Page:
This is the fourth publication originating from the conference Legacy of Slavery and Indentured Labour: Past, Present and Future, which was organised in June 2013 by the Institute of Graduate Studies and Research (IGSR), Anton de Kom University of Suriname. The core of the book is based on a conference panel which focused specifically on the experience of Muslim with indentured migrants and their descendants. This is a significant contribution since the focus of most studies on Indian indenture has been almost exclusively on Hindu religion and culture, even though an estimated seventeen percent of migrants were Muslims. This book thus fills an important gap in the indentured historiography, both to understand that past as well as to make sense of the present, when Muslim identities are undergoing rapid changes in response to both local and global realities. The book includes a chapter on the experiences of Muslim indentured immigrants of Indonesian descent who settled in Suriname.
The core questions in the study are as follows: What role did Islam play in the lives of (Indian) Muslim migrants in their new settings during indenture and in the post-indenture period? How did Islam help migrants adapt and acculturate to their new environment? What have been the similarities and differences in practices, traditions and beliefs between Muslim communities in the different countries and between them and the country of origin? How have Islamic practices and Muslim identities transformed over time? What role does Islam play in the Muslims' lives in these countries in the contemporary period? In order to respond to these questions, this book examines the historic place of Islam in migrants' place of origin and provides a series of case studies that focus on the various countries to which the indentured Indians migrated, such as Mauritius, South Africa, Guyana, Trinidad, Suriname and Fiji, to understand the institutionalisation of Islam in these settings and the actual lived experience of Muslims which is culturally and historically specific, bound by the circumstances of individuals' location in time and space. The chapters in this volume also provide a snapshot of the diversity and similarity of lived Muslim experiences.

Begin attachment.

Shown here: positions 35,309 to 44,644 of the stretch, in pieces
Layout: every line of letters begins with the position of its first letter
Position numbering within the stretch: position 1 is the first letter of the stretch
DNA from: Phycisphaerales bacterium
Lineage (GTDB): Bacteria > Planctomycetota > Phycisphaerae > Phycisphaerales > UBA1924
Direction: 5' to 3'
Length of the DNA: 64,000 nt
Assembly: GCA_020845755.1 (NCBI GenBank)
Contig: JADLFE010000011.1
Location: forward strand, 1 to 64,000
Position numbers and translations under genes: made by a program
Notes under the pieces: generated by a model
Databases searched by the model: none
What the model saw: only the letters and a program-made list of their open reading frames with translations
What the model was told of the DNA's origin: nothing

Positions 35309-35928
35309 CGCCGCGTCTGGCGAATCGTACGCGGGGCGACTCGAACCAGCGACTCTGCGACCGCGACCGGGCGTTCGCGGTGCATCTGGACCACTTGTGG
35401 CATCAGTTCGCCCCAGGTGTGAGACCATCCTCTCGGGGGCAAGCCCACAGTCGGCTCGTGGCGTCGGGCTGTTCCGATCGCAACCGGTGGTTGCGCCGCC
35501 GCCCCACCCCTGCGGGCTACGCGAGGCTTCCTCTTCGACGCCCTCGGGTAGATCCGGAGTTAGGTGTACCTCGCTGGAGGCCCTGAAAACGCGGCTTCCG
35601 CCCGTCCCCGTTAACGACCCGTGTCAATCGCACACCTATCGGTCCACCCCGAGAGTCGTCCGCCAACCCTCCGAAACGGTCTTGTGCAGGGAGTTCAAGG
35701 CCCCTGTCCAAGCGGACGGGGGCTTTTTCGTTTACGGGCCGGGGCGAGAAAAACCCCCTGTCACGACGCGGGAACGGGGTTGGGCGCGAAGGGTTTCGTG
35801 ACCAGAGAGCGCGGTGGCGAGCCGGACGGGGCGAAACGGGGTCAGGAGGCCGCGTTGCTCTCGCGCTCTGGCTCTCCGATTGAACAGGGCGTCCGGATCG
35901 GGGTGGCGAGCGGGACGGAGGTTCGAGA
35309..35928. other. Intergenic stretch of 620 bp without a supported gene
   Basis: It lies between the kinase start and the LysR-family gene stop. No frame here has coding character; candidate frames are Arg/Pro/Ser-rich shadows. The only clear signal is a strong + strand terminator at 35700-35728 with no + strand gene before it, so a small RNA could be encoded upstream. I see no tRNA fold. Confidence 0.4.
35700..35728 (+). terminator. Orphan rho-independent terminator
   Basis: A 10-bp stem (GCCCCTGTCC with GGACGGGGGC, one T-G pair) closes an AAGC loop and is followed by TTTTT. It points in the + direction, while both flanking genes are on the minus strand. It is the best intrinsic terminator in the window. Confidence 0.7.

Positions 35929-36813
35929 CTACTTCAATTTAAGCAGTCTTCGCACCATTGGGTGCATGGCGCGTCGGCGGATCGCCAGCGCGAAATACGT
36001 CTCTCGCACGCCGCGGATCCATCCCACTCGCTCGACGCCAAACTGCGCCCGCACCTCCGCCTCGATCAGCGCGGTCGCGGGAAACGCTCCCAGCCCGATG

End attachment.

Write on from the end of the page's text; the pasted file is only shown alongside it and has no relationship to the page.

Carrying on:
About the Author:
Maurits S. Hassankhan is Head of the History Department of the Faculty of Humanities at Anton de Kom University of Suriname.
Goolam Vahed is an Associate Professor in the Department of History, University of KwaZulu Natal, South Africa.
Lomarsh Roopnarine is Associate Professor of Caribbean and Latin American Studies at Jackson State University, United States.